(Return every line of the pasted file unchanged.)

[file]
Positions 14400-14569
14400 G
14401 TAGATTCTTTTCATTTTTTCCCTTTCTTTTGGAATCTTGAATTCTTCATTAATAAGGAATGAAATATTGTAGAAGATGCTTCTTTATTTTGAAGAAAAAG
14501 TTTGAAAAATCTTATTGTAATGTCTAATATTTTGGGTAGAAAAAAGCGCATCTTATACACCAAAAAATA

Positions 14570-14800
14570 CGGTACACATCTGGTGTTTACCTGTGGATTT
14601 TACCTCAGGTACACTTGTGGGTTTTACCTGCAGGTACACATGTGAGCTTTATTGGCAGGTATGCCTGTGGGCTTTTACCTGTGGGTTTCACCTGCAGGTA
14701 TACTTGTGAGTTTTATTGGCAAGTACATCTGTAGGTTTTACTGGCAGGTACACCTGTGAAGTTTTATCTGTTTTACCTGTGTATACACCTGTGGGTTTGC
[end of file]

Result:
Positions 14400-14569
14400 G
14401 TAGATTCTTTTCATTTTTTCCCTTTCTTTTGGAATCTTGAATTCTTCATTAATAAGGAATGAAATATTGTAGAAGATGCTTCTTTATTTTGAAGAAAAAG
14501 TTTGAAAAATCTTATTGTAATGTCTAATATTTTGGGTAGAAAAAAGCGCATCTTATACACCAAAAAATA

Positions 14570-14800
14570 CGGTACACATCTGGTGTTTACCTGTGGATTT
14601 TACCTCAGGTACACTTGTGGGTTTTACCTGCAGGTACACATGTGAGCTTTATTGGCAGGTATGCCTGTGGGCTTTTACCTGTGGGTTTCACCTGCAGGTA
14701 TACTTGTGAGTTTTATTGGCAAGTACATCTGTAGGTTTTACTGGCAGGTACACCTGTGAAGTTTTATCTGTTTTACCTGTGTATACACCTGTGGGTTTGC